This cooperative learning technique can be used for brainstorming about new topics or reviewing learned information. It allows for small group discussion, followed by whole-class reflection, and allows for higher level thinking skills. Other PROS:
- Fosters discussion and brainstorming
- Lots of movement - students like the kinesthetic aspect of this strategy
- Opportunities for students to work on oral presentation skills
So how do you do this?
- Choose several major new or review topics/concepts. Write each topic/question at the top of a piece of chart paper, and tape the paper to the wall.
- Divide your class into groups of three or four and assign each group a different colored marker to write their responses on the chart paper.
- Assign each group to a starting piece of chart paper. Give them 1-2 minutes to discuss the topic among their group members and then write down everything they know or have learned about the topic.
- After 1-2 minutes, each group rotates to the next station where they will read what's written, discuss it with their group, and add new information without repeating what is already there. Later groups are forced into higher level thinking skills to avoid repetition. Students can also write questions about things that other groups wrote. Continue until each group is back to their original chart paper.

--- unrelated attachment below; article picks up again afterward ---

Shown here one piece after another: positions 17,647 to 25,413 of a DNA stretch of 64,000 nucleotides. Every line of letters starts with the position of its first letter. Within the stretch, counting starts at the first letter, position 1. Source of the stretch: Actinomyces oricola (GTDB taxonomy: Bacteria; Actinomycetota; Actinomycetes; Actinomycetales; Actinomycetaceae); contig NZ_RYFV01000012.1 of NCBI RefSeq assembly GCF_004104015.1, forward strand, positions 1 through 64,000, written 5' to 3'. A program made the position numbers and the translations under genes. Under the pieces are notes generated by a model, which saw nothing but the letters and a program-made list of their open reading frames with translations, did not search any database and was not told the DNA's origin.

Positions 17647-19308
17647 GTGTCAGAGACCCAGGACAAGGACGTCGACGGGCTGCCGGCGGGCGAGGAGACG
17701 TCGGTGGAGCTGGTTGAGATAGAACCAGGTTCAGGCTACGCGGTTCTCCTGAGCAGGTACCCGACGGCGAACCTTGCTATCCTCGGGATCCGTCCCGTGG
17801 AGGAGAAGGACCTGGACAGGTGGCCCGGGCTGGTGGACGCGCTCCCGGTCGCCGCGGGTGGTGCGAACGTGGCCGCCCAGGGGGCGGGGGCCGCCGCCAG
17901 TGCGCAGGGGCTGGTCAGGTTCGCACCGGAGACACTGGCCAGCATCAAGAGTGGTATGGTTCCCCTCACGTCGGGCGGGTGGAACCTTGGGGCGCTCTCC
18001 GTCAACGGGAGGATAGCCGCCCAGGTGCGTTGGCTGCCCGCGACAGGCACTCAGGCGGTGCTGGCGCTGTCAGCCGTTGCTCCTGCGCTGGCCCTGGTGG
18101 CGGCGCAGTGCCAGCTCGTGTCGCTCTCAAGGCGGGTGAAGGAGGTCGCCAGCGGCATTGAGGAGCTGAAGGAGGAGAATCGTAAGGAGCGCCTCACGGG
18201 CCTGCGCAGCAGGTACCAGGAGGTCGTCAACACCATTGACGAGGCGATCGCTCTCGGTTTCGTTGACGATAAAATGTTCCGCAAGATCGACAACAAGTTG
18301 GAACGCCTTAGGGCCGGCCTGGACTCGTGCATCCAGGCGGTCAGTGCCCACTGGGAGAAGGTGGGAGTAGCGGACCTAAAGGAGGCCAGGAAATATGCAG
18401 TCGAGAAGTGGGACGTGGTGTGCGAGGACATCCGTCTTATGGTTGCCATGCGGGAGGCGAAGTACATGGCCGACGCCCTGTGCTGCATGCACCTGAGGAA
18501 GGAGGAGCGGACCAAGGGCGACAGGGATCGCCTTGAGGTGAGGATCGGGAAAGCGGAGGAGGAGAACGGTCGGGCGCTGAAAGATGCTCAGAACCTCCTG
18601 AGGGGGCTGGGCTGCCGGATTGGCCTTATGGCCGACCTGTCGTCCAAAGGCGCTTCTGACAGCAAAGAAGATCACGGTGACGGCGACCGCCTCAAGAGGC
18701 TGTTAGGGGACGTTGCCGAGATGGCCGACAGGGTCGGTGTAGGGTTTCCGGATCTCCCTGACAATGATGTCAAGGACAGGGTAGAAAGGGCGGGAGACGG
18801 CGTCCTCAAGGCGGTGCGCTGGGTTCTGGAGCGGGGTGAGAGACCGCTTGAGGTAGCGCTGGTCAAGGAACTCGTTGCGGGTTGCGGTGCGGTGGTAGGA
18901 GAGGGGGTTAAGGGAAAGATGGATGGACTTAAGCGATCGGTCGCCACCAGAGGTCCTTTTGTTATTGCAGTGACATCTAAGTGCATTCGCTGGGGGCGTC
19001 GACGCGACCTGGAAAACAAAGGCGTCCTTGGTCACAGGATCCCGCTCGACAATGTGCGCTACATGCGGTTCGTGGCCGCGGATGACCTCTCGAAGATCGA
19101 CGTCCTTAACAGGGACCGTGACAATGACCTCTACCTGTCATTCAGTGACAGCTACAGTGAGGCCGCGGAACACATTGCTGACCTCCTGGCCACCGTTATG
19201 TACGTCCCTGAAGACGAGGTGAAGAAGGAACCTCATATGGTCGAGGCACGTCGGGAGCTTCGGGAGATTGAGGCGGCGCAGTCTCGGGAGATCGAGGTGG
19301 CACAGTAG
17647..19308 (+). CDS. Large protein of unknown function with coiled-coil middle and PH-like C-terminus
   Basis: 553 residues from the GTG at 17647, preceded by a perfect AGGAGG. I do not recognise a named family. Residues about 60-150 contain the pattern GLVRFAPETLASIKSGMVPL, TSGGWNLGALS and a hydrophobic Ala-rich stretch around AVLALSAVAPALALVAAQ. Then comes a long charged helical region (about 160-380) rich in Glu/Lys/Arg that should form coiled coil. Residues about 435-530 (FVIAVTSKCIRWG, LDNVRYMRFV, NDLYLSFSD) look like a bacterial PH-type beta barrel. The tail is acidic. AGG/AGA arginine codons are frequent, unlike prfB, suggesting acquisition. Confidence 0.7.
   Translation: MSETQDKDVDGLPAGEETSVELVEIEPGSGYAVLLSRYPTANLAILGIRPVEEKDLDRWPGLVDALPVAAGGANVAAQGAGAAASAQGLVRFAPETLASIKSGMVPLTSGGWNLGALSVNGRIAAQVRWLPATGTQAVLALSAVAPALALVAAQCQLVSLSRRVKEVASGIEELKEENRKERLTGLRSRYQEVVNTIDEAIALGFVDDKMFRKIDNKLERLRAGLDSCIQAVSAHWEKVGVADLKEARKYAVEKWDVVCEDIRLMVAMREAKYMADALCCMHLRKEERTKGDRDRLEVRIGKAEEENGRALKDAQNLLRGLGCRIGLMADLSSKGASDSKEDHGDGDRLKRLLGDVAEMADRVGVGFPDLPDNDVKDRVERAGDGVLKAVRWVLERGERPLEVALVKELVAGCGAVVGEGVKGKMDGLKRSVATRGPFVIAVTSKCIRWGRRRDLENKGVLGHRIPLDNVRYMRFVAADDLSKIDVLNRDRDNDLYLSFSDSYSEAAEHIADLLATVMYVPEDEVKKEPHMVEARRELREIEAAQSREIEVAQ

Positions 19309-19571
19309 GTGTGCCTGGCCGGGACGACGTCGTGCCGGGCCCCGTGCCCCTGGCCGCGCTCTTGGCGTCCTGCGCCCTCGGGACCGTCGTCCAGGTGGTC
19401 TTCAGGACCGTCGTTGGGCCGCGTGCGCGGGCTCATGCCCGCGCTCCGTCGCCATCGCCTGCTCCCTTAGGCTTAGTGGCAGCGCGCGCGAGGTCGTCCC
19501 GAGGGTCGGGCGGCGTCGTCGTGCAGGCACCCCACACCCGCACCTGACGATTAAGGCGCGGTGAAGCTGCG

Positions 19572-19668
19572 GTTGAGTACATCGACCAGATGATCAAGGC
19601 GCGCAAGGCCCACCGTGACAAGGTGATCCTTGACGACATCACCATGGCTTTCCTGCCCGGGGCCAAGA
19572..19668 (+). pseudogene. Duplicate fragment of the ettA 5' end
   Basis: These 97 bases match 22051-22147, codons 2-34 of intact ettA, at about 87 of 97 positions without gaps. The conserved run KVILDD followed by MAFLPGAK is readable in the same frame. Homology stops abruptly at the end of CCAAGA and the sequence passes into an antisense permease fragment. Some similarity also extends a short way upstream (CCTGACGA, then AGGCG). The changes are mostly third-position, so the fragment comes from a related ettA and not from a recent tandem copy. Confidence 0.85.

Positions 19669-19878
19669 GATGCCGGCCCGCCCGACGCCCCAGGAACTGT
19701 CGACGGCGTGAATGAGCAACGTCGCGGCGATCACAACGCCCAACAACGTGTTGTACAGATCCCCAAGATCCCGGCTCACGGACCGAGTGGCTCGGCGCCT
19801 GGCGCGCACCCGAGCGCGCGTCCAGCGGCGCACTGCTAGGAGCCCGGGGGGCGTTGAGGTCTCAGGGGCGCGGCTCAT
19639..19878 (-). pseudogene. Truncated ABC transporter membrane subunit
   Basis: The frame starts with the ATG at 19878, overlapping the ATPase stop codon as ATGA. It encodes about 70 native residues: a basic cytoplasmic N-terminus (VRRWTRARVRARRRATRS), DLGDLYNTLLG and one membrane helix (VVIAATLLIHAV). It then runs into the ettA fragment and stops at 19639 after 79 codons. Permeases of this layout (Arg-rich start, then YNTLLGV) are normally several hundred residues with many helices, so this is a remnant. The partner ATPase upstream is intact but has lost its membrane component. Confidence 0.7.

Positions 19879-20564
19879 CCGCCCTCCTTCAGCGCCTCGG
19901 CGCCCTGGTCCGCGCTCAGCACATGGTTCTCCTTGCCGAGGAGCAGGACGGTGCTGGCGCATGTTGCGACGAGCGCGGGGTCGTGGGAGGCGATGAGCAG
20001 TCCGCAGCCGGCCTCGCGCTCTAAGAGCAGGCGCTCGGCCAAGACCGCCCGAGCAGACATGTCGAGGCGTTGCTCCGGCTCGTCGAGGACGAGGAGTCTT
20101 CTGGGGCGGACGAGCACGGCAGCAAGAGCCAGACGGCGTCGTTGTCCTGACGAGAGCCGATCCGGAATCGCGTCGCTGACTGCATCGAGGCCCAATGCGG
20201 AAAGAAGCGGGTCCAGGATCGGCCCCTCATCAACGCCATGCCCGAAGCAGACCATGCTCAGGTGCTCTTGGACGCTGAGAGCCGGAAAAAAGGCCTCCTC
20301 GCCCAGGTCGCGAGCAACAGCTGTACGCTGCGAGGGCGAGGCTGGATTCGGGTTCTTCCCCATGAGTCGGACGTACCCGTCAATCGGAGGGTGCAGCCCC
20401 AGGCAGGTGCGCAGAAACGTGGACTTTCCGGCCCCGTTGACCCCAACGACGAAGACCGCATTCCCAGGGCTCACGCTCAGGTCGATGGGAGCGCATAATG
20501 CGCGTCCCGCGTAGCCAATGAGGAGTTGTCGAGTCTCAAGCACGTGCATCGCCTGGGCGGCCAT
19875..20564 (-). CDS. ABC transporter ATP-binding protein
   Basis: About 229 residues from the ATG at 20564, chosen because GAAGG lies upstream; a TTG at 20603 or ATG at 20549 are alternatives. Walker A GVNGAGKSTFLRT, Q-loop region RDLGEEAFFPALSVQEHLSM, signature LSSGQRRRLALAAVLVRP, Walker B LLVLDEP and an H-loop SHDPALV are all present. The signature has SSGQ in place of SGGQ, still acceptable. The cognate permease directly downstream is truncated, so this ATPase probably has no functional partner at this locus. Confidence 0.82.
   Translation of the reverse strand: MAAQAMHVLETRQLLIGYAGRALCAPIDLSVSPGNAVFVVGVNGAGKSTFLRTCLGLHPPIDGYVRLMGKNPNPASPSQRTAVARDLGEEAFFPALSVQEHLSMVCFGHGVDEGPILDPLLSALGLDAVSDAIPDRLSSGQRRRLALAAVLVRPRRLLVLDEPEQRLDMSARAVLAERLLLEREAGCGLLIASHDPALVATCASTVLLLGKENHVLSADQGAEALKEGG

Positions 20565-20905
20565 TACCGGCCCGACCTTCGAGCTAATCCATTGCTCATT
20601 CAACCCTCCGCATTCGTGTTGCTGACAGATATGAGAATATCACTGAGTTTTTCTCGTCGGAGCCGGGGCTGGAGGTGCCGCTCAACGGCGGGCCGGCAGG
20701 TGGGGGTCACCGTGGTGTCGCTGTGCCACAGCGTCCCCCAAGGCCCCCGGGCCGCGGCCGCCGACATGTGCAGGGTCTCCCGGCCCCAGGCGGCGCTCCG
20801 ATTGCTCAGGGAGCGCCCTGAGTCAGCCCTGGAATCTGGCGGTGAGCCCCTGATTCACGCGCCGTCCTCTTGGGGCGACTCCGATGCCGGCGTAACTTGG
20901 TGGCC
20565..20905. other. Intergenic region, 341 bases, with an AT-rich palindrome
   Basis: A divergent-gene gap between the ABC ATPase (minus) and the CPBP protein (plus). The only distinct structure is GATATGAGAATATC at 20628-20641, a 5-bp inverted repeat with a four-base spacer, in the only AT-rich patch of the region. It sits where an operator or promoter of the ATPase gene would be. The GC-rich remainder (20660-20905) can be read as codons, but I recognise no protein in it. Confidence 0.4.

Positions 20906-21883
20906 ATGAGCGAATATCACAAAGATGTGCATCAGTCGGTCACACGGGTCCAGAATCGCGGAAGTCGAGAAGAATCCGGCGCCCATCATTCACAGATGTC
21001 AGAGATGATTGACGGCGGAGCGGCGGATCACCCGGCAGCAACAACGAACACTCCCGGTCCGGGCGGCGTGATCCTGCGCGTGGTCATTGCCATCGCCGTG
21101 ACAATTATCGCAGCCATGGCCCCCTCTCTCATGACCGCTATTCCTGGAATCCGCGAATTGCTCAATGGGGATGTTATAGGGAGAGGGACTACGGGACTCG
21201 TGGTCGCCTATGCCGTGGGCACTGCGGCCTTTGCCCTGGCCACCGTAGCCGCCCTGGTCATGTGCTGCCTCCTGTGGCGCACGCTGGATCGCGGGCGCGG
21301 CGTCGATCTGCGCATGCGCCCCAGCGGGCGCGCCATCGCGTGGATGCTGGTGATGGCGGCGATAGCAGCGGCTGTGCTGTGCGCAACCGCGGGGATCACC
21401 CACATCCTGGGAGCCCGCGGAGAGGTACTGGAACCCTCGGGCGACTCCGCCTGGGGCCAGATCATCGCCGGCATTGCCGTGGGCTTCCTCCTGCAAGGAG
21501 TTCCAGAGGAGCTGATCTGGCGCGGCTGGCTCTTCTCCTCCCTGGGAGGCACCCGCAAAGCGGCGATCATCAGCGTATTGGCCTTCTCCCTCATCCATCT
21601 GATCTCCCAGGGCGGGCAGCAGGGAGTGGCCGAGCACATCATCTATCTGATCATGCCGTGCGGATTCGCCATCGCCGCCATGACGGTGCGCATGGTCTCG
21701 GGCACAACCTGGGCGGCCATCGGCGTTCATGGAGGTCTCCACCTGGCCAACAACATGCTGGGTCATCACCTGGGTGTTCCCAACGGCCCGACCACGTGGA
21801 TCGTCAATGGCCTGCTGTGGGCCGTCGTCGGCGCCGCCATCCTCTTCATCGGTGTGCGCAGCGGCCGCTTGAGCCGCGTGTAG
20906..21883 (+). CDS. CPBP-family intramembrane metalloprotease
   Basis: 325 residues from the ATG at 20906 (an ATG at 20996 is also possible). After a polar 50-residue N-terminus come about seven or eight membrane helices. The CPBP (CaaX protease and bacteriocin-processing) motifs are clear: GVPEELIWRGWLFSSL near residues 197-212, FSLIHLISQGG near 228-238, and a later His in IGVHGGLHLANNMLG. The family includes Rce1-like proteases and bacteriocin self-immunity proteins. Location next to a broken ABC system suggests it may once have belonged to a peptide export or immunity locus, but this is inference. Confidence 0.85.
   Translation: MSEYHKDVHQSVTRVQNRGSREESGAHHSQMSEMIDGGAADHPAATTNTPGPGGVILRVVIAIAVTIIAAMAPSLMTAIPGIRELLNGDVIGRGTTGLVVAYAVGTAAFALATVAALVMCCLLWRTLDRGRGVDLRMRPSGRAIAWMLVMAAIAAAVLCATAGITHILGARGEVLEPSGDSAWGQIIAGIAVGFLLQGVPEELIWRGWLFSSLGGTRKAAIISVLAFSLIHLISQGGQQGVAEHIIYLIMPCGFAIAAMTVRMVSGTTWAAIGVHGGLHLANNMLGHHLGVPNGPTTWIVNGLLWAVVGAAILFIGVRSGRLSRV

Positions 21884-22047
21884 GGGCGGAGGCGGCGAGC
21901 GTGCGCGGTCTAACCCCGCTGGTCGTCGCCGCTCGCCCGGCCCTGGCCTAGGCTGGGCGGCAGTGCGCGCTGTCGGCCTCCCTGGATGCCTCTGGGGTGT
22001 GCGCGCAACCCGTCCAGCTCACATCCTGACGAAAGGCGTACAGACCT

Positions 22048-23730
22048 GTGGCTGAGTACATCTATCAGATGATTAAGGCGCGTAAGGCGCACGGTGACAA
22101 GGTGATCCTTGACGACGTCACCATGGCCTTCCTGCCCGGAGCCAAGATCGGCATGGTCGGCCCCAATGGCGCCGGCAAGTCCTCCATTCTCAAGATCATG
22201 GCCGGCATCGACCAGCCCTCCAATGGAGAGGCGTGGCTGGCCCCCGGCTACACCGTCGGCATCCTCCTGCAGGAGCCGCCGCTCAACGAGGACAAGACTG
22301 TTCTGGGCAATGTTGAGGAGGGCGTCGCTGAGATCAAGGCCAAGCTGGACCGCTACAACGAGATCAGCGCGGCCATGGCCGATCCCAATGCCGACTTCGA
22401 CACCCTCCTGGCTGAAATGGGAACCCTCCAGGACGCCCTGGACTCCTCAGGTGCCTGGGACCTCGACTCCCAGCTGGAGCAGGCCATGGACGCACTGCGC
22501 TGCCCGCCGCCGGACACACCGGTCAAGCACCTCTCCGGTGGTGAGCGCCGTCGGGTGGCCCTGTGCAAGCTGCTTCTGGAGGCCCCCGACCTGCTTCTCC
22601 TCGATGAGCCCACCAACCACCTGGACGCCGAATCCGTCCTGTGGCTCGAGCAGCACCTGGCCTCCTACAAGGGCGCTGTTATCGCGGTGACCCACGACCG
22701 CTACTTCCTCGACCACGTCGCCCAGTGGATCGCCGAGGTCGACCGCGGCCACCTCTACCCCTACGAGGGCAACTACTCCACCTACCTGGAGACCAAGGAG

- Wrap up the brainstorming session by student-led discussion of the topics and questions on each piece of chart paper.
- Have your students organize the information from the brainstorming session by using a graphic organizer, writing a summary, taking photos or posting it to a Padlet or other digital archive.
Watch It In Action
Tech Tool Tie-In
While students may enjoy the movement of a paper version rotation, this can also be completed digitally using Stormboard or any other online brainstorm tool. With Stormboard, students can brainstorm, organize, prioritize and act on the best ideas, in the same room or around the world, on a realtime sticky note whiteboard. Students can login with their student Google account to quickly set up their brainstorm session.
You can expand your Carousel Brainstorm into a full lesson where each task builds on others using stations. Take a look at this Carousel lesson in a high school math classroom.